Every franchise starts somewhere. Before McDonald’s took over the world in the ruthless hands of Ray Kroc, it was a small burger outfit operated by Maurice and Richard McDonald in San Bernadino, California. The first Starbucks location is now a certified Seattle tourist destination. Even ubiquitous Milwaukee area kingpins like Colectivo, Cousins Subs, and Culver’s have strong and winding roots that can all ultimately be traced back to one flagship store. It’s virtually impossible to predict which restaurant, roaster, or otherwise will one day be adopted into regional, national, or even international consciousness. However, some business seem ready to answer the demands of the hungry masses, should those cries ever come.
In a Menomonee Falls strip mall just off the highway, Grate Modern Mac & Cheese (N92W16125 Falls Parkway, Suite 104, Menomonee Falls; 262-953-2540) already seems prepared to answer the call from consumers, despite opening its first location (and only to date) on August 29. That latest brand under the vast umbrella of the Roaring Fork Restaurant Group—which owns every Qdoba in Wisconsin—aspires to put its “own twist on the ultimate comfort food” with unique takes on macaroni and cheese, using quality ingredients from Wisconsin businesses. With a proven business model and a specific theme that’s tethered to an American favorite, Grate seems destined to grow. Well, assuming the food is any good.
The space: The Roaring Fork influence is immediately felt upon entering the glistening corner eatery that shares a plaza with a Firehouse Subs, Supercuts, T-Mobile, and a nail spa. That strip mall itself is situated in a parking lot of an interstate-adjacent Ross Dress For Less and near a Costco. Like Qdoba, the spacious, open concept restaurant is rife with stylish tables, booths, and stools. Also akin to its big brother, Grate relies on counter service. After ordering at one of the two registers, a large assembly line of employees—again, like Qdoba—puts together orders in skillets, which are then shoved into a wood fire oven to be baked to perfection. It’s far from fancy (even though a Lenny Kravtiz playing over the speakers suggested otherwise!), but a warm and casual interior, as well as its heavy cuisine that’s conducive for dining in, encourage people to stay and eat.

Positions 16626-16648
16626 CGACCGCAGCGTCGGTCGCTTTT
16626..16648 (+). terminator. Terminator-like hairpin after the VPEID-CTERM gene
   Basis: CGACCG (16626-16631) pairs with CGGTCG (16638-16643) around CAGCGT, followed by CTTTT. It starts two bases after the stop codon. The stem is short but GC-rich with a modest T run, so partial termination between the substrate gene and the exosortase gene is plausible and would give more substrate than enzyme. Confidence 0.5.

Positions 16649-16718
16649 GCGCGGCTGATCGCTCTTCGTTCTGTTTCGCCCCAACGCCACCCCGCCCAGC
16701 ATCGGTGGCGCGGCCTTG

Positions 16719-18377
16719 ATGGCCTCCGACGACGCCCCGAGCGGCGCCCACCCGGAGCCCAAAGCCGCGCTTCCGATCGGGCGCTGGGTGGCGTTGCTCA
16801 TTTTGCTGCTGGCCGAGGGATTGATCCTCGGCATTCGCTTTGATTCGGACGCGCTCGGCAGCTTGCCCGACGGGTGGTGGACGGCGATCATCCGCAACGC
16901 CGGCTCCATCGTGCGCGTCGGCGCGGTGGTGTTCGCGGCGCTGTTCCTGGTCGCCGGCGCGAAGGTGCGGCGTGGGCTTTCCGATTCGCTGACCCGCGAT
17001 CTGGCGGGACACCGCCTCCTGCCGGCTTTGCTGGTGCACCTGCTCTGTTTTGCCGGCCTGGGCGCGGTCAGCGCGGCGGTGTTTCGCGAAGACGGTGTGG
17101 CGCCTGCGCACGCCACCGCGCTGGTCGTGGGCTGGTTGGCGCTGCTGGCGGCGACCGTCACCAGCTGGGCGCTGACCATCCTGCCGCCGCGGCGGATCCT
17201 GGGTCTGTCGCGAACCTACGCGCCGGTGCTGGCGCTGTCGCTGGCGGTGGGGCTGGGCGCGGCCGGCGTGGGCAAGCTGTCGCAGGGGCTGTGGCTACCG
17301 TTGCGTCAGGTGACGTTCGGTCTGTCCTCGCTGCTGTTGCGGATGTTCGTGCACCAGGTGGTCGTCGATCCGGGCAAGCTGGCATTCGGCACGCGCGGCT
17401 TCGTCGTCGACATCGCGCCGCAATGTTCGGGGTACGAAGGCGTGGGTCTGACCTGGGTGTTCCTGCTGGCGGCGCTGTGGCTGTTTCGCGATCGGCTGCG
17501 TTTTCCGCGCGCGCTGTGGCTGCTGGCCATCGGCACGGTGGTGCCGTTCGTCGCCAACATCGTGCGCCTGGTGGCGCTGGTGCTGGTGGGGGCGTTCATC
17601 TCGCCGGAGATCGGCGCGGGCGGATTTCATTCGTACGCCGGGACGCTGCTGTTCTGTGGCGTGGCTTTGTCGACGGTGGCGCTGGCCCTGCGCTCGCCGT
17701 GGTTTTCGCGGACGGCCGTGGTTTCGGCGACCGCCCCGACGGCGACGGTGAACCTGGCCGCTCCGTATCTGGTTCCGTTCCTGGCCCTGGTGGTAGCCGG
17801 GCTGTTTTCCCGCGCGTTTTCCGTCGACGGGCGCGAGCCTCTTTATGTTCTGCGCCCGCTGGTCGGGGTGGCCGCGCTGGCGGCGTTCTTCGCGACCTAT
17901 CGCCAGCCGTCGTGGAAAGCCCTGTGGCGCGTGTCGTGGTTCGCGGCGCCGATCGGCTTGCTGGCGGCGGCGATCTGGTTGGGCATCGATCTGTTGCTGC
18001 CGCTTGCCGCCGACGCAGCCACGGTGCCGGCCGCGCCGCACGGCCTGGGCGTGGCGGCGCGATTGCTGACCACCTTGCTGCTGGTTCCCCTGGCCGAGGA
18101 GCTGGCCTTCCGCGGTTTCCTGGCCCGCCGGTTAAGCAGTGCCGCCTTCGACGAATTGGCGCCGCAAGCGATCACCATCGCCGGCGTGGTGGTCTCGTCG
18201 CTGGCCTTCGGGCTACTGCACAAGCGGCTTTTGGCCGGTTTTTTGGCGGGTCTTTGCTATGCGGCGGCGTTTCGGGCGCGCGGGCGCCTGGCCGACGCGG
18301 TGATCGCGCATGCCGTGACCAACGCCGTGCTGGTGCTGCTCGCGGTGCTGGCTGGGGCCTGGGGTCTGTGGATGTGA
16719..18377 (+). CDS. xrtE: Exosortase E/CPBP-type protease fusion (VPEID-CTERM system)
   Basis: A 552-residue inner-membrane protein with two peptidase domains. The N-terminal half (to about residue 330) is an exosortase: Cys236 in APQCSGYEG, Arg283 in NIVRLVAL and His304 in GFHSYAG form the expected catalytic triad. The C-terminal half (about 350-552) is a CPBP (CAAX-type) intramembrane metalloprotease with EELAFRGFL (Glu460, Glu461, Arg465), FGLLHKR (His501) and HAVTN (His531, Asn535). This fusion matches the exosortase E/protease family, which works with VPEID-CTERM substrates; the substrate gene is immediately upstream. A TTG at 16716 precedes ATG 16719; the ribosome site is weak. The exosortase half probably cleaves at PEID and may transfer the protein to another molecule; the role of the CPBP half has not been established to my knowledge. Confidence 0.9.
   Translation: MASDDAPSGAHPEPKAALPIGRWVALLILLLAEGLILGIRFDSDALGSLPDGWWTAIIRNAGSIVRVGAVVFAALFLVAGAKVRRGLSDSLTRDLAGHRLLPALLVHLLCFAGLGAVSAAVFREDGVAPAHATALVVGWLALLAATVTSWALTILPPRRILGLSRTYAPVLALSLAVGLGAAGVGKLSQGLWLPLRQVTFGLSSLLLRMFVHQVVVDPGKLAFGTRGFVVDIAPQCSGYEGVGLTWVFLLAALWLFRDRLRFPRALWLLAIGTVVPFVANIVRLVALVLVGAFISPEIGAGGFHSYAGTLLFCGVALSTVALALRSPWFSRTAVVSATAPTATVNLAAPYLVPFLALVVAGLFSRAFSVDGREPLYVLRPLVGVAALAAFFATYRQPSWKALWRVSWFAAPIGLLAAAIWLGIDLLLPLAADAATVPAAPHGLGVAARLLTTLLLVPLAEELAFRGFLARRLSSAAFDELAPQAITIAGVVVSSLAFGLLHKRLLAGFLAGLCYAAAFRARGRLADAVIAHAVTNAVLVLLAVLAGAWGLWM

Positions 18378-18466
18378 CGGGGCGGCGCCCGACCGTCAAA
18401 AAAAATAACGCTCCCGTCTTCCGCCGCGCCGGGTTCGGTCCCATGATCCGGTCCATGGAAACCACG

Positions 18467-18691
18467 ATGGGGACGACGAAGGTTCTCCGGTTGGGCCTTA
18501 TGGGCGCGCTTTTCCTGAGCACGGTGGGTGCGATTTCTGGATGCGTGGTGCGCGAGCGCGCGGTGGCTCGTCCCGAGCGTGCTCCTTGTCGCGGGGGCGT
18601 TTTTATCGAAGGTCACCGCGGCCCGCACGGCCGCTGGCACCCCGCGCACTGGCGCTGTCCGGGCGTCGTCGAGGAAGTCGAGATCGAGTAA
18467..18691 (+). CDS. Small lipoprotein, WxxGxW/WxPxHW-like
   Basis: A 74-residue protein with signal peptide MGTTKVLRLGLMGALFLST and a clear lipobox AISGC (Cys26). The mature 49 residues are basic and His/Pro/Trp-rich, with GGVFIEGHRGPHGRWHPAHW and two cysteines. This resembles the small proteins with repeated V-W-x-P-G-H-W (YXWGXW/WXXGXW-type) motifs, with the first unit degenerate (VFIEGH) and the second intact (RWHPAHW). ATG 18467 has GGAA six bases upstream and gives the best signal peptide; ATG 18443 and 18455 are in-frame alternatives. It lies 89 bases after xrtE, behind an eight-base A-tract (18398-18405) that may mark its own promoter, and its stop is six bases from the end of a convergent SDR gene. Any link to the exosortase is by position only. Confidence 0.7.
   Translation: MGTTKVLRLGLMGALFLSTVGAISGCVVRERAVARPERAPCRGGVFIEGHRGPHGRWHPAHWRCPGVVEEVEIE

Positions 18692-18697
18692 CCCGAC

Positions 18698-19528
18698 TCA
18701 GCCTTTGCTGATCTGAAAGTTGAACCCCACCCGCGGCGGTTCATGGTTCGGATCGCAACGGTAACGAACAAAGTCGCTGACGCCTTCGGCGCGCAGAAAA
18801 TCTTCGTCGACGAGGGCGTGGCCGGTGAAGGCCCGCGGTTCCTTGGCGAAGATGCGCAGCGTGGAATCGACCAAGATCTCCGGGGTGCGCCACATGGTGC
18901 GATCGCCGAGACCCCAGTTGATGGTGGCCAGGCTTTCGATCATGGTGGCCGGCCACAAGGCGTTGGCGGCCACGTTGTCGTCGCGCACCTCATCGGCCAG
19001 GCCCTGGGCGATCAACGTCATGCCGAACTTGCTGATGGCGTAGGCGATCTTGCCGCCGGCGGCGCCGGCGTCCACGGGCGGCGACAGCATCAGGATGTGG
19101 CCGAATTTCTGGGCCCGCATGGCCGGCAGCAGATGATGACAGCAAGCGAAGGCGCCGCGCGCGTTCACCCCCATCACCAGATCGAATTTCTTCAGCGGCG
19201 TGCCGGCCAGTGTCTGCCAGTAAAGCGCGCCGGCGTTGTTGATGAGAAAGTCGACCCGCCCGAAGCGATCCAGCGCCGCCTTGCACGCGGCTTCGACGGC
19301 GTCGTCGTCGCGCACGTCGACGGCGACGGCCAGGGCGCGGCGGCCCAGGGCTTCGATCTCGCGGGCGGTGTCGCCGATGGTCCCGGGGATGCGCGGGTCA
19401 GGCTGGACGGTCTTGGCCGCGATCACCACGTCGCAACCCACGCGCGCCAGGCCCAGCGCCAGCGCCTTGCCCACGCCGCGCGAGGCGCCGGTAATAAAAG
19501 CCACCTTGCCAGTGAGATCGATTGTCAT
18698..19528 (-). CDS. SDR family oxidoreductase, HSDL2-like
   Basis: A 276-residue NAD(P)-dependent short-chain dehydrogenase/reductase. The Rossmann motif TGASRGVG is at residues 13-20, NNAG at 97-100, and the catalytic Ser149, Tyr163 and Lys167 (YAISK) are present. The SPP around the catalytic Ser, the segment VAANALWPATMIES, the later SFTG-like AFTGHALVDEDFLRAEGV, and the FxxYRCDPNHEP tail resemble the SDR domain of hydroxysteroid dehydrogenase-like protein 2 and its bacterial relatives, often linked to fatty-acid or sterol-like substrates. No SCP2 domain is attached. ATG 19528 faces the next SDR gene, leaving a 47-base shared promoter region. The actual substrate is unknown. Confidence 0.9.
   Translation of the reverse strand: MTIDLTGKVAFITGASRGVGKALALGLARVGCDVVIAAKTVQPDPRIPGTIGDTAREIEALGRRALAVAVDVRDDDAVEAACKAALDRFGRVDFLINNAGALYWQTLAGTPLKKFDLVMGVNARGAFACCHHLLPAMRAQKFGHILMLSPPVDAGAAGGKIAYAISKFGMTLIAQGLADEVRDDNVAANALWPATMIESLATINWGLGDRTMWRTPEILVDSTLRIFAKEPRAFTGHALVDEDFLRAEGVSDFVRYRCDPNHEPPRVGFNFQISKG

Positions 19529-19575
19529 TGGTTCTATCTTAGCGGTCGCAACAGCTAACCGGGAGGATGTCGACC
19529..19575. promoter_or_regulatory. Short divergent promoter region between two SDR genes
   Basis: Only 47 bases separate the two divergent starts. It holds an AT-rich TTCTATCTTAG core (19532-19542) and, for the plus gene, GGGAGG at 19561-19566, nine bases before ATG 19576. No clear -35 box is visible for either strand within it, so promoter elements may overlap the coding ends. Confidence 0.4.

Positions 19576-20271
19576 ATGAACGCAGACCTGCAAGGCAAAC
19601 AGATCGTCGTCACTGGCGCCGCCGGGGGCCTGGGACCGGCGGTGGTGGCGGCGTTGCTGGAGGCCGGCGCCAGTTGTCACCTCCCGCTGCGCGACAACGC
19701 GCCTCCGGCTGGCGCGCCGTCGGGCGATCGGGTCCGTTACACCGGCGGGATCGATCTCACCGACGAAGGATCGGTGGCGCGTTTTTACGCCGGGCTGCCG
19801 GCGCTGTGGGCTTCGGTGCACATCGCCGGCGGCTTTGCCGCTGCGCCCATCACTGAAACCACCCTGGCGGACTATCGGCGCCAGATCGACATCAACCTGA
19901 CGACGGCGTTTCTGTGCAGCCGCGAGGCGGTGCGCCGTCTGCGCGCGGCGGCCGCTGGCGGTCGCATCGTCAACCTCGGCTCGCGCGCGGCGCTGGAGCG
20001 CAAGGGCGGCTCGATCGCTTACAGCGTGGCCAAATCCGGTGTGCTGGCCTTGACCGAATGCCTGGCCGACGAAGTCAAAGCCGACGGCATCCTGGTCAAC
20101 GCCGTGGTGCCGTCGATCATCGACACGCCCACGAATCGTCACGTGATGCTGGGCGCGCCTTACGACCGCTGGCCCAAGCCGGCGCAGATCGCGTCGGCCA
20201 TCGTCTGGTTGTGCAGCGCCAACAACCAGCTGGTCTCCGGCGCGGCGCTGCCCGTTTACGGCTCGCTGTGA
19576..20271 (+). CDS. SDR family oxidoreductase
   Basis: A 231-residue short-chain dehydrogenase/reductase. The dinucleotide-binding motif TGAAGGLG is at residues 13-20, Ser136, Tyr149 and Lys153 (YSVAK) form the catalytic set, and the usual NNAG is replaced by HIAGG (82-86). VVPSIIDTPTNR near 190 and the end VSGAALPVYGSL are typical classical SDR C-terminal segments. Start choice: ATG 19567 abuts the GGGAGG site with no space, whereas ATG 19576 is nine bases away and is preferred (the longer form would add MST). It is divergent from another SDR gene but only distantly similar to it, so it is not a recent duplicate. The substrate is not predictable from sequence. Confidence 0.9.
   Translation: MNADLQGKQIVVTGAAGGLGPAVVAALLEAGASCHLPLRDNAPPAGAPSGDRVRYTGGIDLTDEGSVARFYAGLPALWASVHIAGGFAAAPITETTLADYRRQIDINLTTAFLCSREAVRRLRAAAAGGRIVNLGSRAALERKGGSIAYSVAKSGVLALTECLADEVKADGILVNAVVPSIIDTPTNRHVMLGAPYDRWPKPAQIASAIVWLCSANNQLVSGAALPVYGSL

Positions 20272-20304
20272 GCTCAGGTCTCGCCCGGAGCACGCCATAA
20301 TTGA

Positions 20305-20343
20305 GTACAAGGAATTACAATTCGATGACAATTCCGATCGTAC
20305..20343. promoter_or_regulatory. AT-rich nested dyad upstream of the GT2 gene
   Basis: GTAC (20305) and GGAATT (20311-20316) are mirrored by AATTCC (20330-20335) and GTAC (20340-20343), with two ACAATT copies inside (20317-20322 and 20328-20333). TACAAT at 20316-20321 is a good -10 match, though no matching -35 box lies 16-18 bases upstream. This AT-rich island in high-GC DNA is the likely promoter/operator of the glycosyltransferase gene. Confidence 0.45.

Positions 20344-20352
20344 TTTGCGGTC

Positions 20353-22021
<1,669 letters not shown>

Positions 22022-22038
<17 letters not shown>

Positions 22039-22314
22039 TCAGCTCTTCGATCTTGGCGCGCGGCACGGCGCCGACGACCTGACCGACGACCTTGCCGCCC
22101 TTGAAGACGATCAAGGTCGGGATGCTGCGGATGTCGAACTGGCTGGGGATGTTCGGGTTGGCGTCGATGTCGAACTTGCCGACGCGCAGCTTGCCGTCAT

Milwaukee Record‘s food: Grate isn’t misleading customers. Outside of two salads, some beverages, and a pair of desserts, mac and cheese is the rule of the land. While it’s unlikely that an entire family or group of friends would all simultaneously have a hankering for some mac, there’s a wide breadth of elaborate toppings to help differentiate it from typical mac and cheese. Outside of the classic mac, Grate has 10 offerings that range from Buffalo Chicken to Bacon Cheeseburger to Pizza to BBQ, and even a bratwurst-infused Wisconsin mac. Most small options are $7.50, and large orders run $9.50. Yeah, that seems a tad steep for noodles, but the portion size actually seems to align with the price quite well.
We learned this by way of our large order of Nacho mac ($9.50). Within 10 minutes, a brimming skillet of carbs was delivered to our table. The oh-so-vaguely southwest-inspired dish was reminiscent of stadium nachos, except with noodles in place of most of the tortilla chips. The crispy top layer of noodles was capped with a huge dollop of sour cream, some pickled jalapeno medallions, a heap of mild salsa (incorrectly dubbed “pico de gallo”), and chunks of beef. Unfortunately, the beef seemed to be a re-purposed burger patty from the Bacon Cheeseburger, instead of being seasoned to represent taco meat. The cold sour cream and salsa seemed to work against the piping hot macaroni along with the gooey mozzarella and cheddar. Also, the lack of nacho cheese was a notable absence from the dish bearing its name. While it was a more down-the-middle representation than we were expecting, it didn’t stop us from mowing through the majority of the homey, rich mess of mushy noodles and fix-ins.
Though our appetite was more than satisfied by that point, we picked some bites from our small to-go order of Chicken Bacon Jalapeno Ranch ($7.50). We found this to be much better than the Nacho, as the gentle spice of breaded jalapeno pieces mixed with the savory hunks of Patrick Cudahy bacon and ranch dressing, and the cheesy goodness of Sturgeon Bay-sourced cheese. Frankly, the cheese coverage was a little lacking and the creaminess left something to be desired, but our second dish was an improvement. At the very least, it illustrated the versatility in store for us if we ever returned.
The verdict: Only time will tell if Grate will catch on in Menomonee Falls and spur local expansion. The pieces are in place, and in time, the food may catch up. As we wait to see whether Grate expectations will be fully realized, it’s good to know there’s a fast, affordable, and inviting place in the suburbs to get a different version of a trusted comfort food before heading to Costco.